Perhaps one of the best examples of the impact that female leaders can have is New Zealand Prime Minister Jacinda Ardern, who donned a headscarf in response to mass shootings at two mosques. Soon after, her country passed a law banning most semi-automatic weapons.
Here at home, the Democratic women running for President in 2020 are firing up women’s imaginations and normalizing female candidacy for the nation’s highest office. Recent weeks have seen Elizabeth Warren whittle away at Bernie Sanders’ lead among progressive Democratic voters. And according to two new polls by CNN and Morning Consult, Warren and Kamala Harris rank among the top five contenders in the presidential sweepstakes.
The gender diversity in this year’s race builds on Hillary Clinton’s run four years ago. Her candidacy and triumphant popular vote win did shatter the glass ceiling but certainly not in the way most anticipated. In her campaign, our collective conscious expanded until we all expected to see a female commander in chief (whether we hated the idea or not). It turns out, the ceiling was in our heads, and the surge of women in politics (admittedly aided and abetted by a misogynist in chief), has shaken the foundation of American culture.
As women continue to surge into every level of political leadership, the #MeToo movement continues to work on us from the inside out. Emerge, an organization that recruited and trained diverse Democratic women in Nevada and Colorado, is part of a surge of national groups working to increase numbers of elected women. She the People, a new network encouraging women of color to step forward into politics, earned bragging rights in April by attracting eight presidential candidates (four of them women) as speakers.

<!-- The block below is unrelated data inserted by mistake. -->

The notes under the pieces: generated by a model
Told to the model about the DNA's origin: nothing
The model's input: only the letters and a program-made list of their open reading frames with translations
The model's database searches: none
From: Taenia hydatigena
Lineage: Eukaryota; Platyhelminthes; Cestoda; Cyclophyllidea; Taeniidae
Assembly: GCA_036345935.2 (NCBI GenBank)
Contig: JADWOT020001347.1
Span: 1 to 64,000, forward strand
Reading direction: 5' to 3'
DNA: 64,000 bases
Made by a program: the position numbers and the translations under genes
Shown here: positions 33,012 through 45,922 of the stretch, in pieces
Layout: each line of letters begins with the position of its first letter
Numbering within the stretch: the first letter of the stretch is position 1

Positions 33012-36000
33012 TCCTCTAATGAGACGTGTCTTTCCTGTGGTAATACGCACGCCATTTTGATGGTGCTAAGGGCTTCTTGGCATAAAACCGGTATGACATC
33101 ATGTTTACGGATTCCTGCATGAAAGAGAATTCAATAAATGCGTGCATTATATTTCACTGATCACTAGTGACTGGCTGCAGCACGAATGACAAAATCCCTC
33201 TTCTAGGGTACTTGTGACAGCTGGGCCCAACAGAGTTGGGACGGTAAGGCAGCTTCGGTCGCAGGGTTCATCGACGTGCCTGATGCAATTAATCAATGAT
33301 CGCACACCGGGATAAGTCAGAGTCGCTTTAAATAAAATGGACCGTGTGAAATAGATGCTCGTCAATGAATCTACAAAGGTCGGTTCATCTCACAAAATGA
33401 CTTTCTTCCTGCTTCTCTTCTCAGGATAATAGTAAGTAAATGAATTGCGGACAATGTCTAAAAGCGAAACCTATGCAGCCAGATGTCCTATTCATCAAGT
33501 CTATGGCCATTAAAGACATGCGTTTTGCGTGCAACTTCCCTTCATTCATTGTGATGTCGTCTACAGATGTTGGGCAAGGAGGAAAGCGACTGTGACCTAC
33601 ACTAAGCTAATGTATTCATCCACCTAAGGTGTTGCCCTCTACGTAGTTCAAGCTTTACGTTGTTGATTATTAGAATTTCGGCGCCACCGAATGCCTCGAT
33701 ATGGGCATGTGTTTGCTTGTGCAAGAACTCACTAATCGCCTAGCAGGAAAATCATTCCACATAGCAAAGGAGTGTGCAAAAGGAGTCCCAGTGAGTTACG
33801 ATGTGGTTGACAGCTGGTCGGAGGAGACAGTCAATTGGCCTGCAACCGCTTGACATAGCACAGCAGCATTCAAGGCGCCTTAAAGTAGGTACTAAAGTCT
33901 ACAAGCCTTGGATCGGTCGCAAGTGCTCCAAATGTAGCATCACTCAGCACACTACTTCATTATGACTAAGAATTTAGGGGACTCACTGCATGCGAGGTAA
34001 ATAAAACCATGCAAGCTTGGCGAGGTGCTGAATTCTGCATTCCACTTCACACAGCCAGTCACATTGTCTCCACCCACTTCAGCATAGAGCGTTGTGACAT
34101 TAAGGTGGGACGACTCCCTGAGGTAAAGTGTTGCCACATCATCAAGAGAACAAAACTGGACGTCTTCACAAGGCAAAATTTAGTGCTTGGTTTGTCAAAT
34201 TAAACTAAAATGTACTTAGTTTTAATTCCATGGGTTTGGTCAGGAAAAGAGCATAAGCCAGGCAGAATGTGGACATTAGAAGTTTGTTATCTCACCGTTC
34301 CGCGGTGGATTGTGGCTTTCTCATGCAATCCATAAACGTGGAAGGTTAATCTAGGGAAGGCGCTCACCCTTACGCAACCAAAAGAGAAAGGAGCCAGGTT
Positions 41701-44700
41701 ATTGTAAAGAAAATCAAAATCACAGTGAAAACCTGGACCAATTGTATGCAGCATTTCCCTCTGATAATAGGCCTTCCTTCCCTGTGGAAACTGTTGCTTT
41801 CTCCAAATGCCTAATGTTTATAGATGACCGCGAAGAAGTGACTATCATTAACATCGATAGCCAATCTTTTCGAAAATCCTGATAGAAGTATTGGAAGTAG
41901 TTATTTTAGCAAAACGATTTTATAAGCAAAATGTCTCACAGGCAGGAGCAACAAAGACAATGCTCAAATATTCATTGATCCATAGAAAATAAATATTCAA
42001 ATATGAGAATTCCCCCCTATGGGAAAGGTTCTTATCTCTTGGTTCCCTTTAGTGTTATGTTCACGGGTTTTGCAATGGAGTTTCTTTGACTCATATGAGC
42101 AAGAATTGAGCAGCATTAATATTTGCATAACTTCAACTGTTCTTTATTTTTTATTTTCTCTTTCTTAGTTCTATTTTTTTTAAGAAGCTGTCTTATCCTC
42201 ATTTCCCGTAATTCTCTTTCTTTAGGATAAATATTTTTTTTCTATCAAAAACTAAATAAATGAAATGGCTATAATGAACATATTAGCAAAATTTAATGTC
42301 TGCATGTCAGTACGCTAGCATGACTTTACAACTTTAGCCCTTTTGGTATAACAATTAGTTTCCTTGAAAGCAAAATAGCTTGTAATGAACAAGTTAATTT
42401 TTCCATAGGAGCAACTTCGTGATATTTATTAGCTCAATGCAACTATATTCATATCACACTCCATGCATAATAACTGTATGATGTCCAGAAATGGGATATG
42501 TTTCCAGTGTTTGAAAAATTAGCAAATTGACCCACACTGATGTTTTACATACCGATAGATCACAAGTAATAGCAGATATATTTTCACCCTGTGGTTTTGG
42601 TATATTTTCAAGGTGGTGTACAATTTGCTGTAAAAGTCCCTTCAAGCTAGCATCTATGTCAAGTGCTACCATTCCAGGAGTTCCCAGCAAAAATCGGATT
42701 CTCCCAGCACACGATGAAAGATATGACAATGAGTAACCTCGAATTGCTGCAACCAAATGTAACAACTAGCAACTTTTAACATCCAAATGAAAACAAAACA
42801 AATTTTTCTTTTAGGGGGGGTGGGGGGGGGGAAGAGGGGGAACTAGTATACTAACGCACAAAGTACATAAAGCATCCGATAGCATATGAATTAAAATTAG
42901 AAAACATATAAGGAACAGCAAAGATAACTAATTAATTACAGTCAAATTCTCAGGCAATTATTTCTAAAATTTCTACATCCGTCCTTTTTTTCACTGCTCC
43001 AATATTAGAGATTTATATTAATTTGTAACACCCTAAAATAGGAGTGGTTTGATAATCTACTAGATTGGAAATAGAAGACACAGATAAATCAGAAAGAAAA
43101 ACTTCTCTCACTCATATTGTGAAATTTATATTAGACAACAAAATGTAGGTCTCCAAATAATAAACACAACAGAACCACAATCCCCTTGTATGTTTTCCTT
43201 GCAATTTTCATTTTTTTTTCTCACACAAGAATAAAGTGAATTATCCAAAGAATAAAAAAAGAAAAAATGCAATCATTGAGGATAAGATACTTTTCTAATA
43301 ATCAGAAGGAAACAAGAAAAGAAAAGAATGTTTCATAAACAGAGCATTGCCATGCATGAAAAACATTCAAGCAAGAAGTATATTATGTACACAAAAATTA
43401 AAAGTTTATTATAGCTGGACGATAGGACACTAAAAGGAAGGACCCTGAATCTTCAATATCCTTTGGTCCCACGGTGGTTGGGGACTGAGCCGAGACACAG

Across the aisle, a few states are getting the message. In Nevada, six of the Assembly’s 32 women are Republicans. Given the GOP’s paltry 9% female presence on Capitol Hill, some women are taking action. Rep. Elise Stefanik of New York, a champion of diversity, has committed to using her leadership PAC to back Republican women in primaries. Strategist Rina Shah told me she’s focusing on the primaries, gearing up to provide technical support to Republican women facing the highest hurdle: convincing the rightest of the right-wing base to back them.
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But optimism about women’s strides must be tempered. Looming obstacles remain, such as a continuing difference between how women and men are perceived as candidates and elected officials and in fundraising, where — as recently observed by author Marianne Schnall — women are still not on equal footing to men in raising or donating campaign dollars.
It’s possible we’re in a virtuous cycle, or better yet, helix. Women run, win and govern, attracting more women to run, win and govern. Despite tragic regress in places like Alabama, we’re feeling the earth move under our feet. And for now, the epicenter of this political seismic shift is Carson City, Nevada.